In the course of his distinguished career, Paul Slovic has studied human judgment, decision-making, and the psychology of risk. He is professor of psychology at University of Oregon and the founder and president of Decision Research. Slovic’s research on risk focuses on the psychological and cognitive processes of decision-making on a wide range of issues: environment, nuclear power, earthquake risk mitigation, economics, gambling, political decision-making, discrimination, smoking, terrorism, and tort litigation.
A core idea of Professor Slovic’s research on public perception of risk is that people react not so much to the probability and magnitude of a hazard as to a variety of qualitative dimensions of hazard that trigger concern. Those dimensions include whether the hazard is assumed through voluntary choice or whether it is imposed without consent, whether the hazard is unfamiliar or uncertain, whether the hazard threatens future as well as current generations, and whether the hazard has catastrophic potential. The resulting psychometric paradigm of risk perception has generated deep insights into why technologies as disparate as nuclear power and genetically-modified foods seem to generate more opposition than the actuarial risk estimates would motivate. The same paradigm helps us to also understand why routine yet deadly hazards such as traffic crashes and AIDS tend to be neglected relative to their actuarial importance. Slovic shows that when members of the public experience and contemplate risk, they rely on intuition and heuristics to navigate through risk uncertainty.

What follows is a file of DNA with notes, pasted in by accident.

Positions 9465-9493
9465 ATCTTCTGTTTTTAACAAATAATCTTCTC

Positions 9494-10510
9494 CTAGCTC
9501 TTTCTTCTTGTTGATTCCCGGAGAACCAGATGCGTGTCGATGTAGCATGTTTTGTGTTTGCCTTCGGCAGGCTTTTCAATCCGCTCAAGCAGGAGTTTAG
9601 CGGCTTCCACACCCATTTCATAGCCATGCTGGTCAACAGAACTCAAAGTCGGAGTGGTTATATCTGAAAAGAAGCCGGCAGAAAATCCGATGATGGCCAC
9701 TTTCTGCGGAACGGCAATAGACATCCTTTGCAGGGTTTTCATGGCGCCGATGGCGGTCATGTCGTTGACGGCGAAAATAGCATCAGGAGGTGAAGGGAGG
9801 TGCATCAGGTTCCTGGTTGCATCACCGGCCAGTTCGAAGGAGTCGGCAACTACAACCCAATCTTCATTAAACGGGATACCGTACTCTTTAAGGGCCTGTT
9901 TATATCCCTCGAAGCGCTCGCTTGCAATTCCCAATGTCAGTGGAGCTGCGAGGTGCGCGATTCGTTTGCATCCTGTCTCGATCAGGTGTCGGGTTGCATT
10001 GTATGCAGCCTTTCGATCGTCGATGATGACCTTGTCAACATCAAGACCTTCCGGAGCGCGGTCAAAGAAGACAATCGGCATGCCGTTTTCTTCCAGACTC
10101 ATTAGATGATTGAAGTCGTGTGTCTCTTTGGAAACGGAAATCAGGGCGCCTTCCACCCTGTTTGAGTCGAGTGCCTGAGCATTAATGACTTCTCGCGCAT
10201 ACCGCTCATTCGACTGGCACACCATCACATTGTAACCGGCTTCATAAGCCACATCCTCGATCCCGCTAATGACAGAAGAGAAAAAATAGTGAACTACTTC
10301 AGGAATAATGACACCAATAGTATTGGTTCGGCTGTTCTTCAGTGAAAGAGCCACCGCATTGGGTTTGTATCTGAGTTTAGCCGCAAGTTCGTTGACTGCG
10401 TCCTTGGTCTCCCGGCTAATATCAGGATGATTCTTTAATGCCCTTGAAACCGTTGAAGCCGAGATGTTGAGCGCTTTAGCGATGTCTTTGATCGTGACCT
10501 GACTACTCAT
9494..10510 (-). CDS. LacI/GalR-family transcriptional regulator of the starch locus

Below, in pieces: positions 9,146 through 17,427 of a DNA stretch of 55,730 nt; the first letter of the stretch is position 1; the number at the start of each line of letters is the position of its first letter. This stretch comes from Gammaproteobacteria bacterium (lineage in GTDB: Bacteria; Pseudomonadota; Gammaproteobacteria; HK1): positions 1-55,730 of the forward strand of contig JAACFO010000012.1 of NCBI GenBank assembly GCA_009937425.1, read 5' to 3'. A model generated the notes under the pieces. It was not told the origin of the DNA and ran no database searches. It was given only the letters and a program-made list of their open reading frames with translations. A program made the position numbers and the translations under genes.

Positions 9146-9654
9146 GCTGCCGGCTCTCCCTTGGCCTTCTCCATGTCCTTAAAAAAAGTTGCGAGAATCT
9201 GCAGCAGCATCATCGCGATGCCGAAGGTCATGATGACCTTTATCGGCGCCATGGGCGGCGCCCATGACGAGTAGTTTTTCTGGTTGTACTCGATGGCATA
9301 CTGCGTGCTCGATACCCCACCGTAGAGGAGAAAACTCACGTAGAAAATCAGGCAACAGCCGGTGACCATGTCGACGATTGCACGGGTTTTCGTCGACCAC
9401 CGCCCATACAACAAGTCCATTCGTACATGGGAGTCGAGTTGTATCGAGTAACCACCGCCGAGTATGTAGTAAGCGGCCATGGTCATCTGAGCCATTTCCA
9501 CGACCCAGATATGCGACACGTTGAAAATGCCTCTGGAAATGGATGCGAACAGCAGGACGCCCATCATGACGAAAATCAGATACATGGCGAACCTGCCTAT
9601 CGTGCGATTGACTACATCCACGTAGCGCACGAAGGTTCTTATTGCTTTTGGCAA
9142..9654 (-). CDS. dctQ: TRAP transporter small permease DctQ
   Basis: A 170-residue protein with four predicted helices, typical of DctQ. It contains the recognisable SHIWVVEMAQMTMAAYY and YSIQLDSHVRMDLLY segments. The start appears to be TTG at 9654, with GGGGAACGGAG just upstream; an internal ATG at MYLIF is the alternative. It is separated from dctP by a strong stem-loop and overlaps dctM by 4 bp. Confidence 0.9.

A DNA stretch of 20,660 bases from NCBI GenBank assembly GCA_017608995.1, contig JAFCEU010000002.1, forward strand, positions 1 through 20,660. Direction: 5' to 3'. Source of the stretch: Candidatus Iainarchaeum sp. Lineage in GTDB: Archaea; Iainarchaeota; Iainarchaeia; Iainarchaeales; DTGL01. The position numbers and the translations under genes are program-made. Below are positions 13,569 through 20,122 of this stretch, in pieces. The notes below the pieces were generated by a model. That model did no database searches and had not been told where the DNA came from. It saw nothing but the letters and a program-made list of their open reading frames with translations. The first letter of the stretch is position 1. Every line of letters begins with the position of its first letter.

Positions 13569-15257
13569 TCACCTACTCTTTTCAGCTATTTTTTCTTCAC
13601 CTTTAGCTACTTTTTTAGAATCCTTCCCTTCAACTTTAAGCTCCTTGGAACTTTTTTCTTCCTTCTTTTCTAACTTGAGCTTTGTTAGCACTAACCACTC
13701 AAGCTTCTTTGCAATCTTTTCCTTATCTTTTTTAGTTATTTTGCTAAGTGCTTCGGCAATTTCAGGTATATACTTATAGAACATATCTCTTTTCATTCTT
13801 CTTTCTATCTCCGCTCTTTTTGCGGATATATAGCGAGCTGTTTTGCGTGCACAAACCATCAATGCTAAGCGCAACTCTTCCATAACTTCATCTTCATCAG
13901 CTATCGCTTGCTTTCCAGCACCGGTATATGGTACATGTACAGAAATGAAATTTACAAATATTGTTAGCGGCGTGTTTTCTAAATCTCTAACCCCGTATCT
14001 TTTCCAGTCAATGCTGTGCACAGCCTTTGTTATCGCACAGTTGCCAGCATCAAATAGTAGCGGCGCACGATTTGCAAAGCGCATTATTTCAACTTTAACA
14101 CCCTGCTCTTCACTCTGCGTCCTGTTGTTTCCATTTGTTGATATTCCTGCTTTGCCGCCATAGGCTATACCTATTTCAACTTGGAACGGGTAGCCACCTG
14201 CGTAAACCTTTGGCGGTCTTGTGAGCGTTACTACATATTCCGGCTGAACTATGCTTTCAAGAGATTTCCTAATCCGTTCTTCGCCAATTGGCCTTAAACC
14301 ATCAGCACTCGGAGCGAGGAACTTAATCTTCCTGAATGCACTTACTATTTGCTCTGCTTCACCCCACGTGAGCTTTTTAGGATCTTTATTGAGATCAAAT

In recent work, Slovic has examined the phenomenon of psychic numbing, or the failure to respond to mass human tragedies like genocide. In his work, he has closely examined why people who are typically caring and who would exert great effort to rescue an individual victim tend to become indifferent to the plight of masses.
Paul Slovic publishes extensively and regularly serves as a consultant in industry and government. His most recent books include The Perception of Risk (Earthscan, 2000), The Construction of Preference (Cambridge University Press, 2006), The Feeling of Risk (Earthscan, 2010), and Numbers and Nerves (Oregon State University Press, 2015). He has also served on the editorial boards of numerous academic journals and written for periodicals such as Science, The New York Times, and Ottawa Citizen.
Slovic is a past President of the Society for Risk Analysis and in 1991 received its Distinguished Contribution Award. In 1993, he received the Distinguished Scientific Contribution Award from the American Psychological Association. He was the recipient of the Franklin V. Taylor Award for 2006, presented by Division 21 of the American Psychological Association for Lifetime Achievement in Applied Experimental and Engineering Psychology. He was recently elected to the American Academy of Arts and Sciences (AAAS).